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Is JavaFX not to late?

Stephane Clinckart
Ranch Hand

Joined: Oct 21, 2003
Posts: 89
The question is simple...

Why should JavaFX be used instead of Flash or Silverlight?
More efforts for less results :-(

May be I'm wrong ?
--> I know not enough about all these technologies... I play to less with them...
But... in average with technologies... when the efforts is to big for a small result at the end... the tech isn't choose by the communauty of developers.
Certainly today... with this world crisis where developpers has to build qwick and durty code to be rentable.
May be Oracle will change that by putting some money in these technology? I'm not sure... but who knows?

Try to convince me if I'm wrong.

Kind regards,

Stephane
Mr Obi Orjiekwe
Greenhorn

Joined: Feb 03, 2004
Posts: 5
I totally agree on the JavaFX. If Flash is so readily available and browser ubiquitous why bother with new tech? I've seen a few demos and have been in impressed but what is the incentive to learn (apart from learning something new)

quick and dirty code to be rentable? no compadre. My recent experience is the opposite. recruiters and the general community are looking for quality more than ever - clean architecture, clean code, documentation at the right level and audience.
Stephane Clinckart
Ranch Hand

Joined: Oct 21, 2003
Posts: 89
Mr Obi Orjiekwe wrote:I totally agree on the JavaFX. If Flash is so readily available and browser ubiquitous why bother with new tech? I've seen a few demos and have been in impressed but what is the incentive to learn (apart from learning something new)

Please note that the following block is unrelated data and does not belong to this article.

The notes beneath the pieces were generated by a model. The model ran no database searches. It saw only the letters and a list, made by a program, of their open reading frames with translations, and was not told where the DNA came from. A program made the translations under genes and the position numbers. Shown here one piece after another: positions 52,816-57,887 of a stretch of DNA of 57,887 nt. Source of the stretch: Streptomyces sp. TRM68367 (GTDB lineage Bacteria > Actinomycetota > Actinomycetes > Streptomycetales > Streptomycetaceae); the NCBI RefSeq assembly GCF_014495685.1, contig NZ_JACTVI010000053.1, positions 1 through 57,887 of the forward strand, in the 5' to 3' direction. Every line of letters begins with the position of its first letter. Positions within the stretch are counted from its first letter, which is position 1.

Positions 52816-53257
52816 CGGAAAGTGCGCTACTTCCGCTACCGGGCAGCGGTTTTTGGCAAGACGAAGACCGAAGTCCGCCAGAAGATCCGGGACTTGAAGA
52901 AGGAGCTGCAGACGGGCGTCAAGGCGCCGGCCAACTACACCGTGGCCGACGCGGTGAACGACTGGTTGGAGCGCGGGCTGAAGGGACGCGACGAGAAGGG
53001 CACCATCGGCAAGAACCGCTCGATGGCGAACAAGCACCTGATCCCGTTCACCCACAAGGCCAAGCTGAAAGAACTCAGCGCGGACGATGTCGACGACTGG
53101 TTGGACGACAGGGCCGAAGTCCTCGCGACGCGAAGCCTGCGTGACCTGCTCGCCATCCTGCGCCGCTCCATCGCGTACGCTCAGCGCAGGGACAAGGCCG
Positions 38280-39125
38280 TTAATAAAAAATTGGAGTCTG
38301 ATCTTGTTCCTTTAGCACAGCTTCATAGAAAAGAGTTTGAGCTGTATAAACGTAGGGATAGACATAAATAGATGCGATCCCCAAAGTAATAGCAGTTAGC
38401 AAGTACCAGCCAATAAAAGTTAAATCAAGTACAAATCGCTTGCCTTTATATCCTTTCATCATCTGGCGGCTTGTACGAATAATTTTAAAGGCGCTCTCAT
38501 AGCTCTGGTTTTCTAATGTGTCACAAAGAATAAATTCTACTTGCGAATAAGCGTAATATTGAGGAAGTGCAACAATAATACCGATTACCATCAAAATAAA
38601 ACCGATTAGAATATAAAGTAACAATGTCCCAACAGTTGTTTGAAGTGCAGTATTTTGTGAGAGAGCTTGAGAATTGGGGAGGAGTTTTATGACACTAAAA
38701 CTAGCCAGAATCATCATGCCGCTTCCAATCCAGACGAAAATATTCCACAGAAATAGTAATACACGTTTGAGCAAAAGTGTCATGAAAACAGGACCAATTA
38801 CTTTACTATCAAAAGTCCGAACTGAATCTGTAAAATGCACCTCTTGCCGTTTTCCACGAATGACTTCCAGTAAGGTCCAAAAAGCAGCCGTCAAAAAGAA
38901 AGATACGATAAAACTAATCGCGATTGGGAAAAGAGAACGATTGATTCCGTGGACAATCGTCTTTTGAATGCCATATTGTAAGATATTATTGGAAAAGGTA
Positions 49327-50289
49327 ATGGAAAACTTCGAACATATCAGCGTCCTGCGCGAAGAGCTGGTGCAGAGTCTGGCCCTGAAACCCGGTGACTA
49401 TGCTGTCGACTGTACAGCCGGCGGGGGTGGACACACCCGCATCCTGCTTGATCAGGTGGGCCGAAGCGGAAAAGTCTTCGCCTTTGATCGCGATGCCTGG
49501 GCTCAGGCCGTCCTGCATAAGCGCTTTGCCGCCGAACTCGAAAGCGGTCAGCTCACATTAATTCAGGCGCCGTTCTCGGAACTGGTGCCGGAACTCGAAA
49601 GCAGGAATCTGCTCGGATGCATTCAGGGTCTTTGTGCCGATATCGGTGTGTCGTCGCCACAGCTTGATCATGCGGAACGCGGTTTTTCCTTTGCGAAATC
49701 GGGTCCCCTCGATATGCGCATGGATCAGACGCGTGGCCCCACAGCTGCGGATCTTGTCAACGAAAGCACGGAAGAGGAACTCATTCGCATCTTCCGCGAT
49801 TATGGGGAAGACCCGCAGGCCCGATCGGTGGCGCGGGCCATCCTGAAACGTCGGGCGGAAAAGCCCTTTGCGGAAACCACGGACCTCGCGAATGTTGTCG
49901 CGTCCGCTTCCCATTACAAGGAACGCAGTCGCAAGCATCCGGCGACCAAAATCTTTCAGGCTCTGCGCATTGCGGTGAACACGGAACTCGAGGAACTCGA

quick and dirty code to be rentable? no compadre. My recent experience is the opposite. recruiters and the general community are looking for quality more than ever - clean architecture, clean code, documentation at the right level and audience.


I agree... they want more... but pay less.
At a moment there is no possibility to do it... or you die at work.
--> You get payed for 40h/week... but need 60h to finish "correctly" the job.
This is the "tendance"... at less here arround me.

Some people do the job well (take job at home, stay longer, ...) other people provide "durty" code...
@ the end... nobody win... People who take home at work or stay longer after a while get divorced, be in depression ,....
and change opionon about "theyr job". At the end they provide "durty" work ...
Later, they get fired... So what s the benefit at the end???

But... please, convince me that JavaFX is a good product... Why should I invest time in it more than in another product?


Regards,

Stephane
James Ward
Ranch Hand

Joined: Apr 27, 2003
Posts: 263
In my opinion JavaFX is indeed late.

Flex based applications are quite mature these days, and Flex(Flash) front-end with J2EE back-end is now becoming popular too.

Also - it is very easy for a Java Programmer to pickup Flex as the Scripting language used in Flex (ActionScript) is very much java like (Flex IDE is basically an Eclipse IDE flavor!).

But, you may want to consider the following too:
1. Silverlight too is a bit late.
2. There may be space for more than one player(Flex,Sliverlight,JavaFX) here - so JavaFX may have a future - But - there does not seem to be any noise/news/push from Sun/Oracle in this direction these days - dont know why. And when was the last time you saw a real-world application in JavaFX (it is yet to reach that tipping point).
Mark Spritzler
ranger
Sheriff

Joined: Feb 05, 2001
Posts: 17250
    
    6

JavaFX is actually pretty cool, we are using it for one of our production tools for uploading photos to our website and it works great.

To add to James post about J2EE, You can also hook up Spring Framework to your Flex app, which is also very neat. Of course, since JavaFX is Java, you can easily hook up Spring to it too.

Also note, I have not had time myself in my life to code either Flex or JavaFX, so I don't quite have an opinion on one being better than the other, just a couple of pieces of information that I have heard.

Mark


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Stephen Chin
author
Greenhorn

Joined: Aug 30, 2009
Posts: 9